The Crow - Dry stone walling is a skill that takes a lot of learning, but when done properly the walls stay there forever. If you look at other of my photos you will see them sprawling across our northern countryside, often climbing hillsides almost too steep to walk. The wall in this photo is a more decorative version used in village environments and it is constructed from slate which can be split offering flat surfaces. On the hills the walls are made from irregular limestone or gritstone taking much more skill to construct.


RR - I reckon you've gone straight to the point. It is a scrubby little crag and the climb was only graded severe so it should have been a pushover which magnified the indignity of failing there. Tony's reaction was manifested in grumpiness, and as far as I remember we departed for the café without doing a route, and we, and as far as I know, Tony on his own, never went there again.

Thank you for your additional appreciations of my friend.

Anonymous said...

My spirit has been stirred by your post.As you know Tony and I climbed all over the place. It was strange when he was no longer there, visited his wife the other day.
I had recollections of climbing at Whitestone Crag with him. Have just spent a happy hour looking through my diaries [pre digital]for the occasion. I remember dragging him there against his better judgement, after your episode. He probably needed a couple of teacakes with his cuppa on the way to rock.Succeeded on the bogey route you mention and followed with most of the other routes on this small crag.
Thanks for the memory.

Roderick Robinson said...

Bowlandclimber's comment proves (not that I doubted him) that he really knew Tony. Not only that but he links Tony to my last post about T S Eliot's anniversary. Eliot's longish poem The Love Song of J. Alfred Prufrock has many lines that have gone on to fill dictionaries of quotations (eg, "Do I dare to eat a peach?") and this one in particular:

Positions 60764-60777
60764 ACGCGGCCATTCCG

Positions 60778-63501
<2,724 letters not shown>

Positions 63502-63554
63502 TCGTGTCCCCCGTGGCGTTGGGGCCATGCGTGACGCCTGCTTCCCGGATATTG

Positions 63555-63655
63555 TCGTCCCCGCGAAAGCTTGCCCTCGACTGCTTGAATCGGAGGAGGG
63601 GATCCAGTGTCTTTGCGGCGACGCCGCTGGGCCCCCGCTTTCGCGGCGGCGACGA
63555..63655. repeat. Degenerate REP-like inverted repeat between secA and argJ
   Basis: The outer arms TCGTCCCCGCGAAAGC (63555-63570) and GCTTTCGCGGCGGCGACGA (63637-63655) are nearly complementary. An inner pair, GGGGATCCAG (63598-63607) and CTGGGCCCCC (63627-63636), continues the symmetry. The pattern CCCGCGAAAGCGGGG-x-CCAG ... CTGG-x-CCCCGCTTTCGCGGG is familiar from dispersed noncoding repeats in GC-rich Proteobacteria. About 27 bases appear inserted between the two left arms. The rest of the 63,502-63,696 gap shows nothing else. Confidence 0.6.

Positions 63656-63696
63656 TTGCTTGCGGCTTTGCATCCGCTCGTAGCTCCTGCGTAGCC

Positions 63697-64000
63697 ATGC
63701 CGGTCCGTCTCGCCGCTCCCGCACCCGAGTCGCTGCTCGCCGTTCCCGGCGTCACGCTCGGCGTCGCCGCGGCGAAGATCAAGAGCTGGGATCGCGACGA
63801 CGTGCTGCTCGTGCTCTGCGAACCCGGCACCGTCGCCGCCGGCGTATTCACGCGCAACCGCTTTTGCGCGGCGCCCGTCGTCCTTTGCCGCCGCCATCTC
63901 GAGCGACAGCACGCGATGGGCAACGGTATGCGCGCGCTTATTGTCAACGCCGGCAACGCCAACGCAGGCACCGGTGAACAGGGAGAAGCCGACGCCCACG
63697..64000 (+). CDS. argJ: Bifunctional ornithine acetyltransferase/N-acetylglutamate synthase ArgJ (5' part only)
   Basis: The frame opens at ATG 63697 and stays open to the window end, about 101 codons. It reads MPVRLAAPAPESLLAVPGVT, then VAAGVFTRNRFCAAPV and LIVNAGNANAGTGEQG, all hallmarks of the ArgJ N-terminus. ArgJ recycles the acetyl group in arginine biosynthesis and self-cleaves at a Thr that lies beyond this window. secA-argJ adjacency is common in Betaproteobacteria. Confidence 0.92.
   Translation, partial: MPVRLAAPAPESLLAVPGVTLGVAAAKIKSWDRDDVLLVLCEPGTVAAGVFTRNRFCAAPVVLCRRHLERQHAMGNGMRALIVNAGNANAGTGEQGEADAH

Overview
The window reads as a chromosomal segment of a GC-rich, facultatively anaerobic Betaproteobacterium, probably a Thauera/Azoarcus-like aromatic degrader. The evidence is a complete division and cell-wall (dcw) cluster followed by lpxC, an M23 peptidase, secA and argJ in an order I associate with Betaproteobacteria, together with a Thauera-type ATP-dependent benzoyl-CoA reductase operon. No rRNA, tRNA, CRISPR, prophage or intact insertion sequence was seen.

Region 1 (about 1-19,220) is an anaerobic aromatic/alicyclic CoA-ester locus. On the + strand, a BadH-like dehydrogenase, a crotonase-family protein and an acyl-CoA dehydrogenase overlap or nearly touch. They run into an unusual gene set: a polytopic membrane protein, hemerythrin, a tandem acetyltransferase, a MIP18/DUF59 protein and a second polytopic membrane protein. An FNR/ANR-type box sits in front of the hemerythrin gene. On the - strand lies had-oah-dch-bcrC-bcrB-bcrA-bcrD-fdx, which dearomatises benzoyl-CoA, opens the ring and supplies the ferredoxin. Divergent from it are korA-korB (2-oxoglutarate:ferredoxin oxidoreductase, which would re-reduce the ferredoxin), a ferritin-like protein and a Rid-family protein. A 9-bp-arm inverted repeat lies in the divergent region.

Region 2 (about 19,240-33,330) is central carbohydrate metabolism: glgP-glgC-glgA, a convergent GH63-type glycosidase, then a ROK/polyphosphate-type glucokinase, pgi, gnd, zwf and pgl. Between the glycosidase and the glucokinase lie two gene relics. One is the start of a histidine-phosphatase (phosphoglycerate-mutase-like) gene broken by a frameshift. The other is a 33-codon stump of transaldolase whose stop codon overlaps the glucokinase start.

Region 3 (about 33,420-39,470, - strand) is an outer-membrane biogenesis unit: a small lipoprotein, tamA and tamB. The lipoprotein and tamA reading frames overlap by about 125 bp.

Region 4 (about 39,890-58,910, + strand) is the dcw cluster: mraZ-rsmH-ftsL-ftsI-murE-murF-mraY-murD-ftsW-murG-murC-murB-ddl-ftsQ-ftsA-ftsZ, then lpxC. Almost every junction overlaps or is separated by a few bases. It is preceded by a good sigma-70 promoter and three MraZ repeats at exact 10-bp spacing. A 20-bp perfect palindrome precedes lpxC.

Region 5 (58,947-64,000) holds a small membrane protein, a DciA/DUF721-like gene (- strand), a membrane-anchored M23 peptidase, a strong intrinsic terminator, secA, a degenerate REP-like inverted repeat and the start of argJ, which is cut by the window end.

For I have known them all already, known them all;
Have known the evenings, mornings, afternoons,
I have measured out my life with coffee spoons;

Though in Tony's case it was teaspoons. Tony's knowledge, opinions and severe judgments regarding Lake District caffs formed a delightful descant to his primary interest in climbing and I count myself fortunate that I have shared what I can only describe as his version of High Mass in one of them. Where Tony combined the roles of priest and communicant and I - a long-time atheist - felt myself drawn into the ritual. There could even have been teacakes.

I apologise for elbowing in in this way, knowing these are topics you have handled in the past. But in the end it doesn't harm, does it? Tony in the round, as it were.

The Crow said...


The camera angle played a trick with my eyes. I thought the top row leaned toward the road, due in large part to the reflected light and the tilted view.

However, when I tilted the image to match the corner edge of the house, suddenly the true lay of the stone became obvious.

Impressive, none the less. And I have noticed (commented, too) on other photos of stone walls. When I was a child, a mason came to our farm to repair a section of wall damaged by a tractor. I watched in fascination as the man and his son first took sections apart, then lay them back together, as if they had a map in front of them telling them which stone went where. Of course, that's what they did have, in the shape of the stones and in the scattered pattern of them on the road and berm. It was dry wall construction, capped with flat fieldstones. When they were finished with their work, my father marveled that hardly any lichen was missing.

Good photo, a tribute to the craftsman's labor.

Sir Hugh said...

RR - Thanks for that. No apologies needed.
The Crow - I'm sure the general concept of dry stone walls is universal, but they have their own take in different places.

I had to look up "berm" in my dictionary - a word I am not familiar with. Also a little smile for your American spelling of labor (labour in the Uk).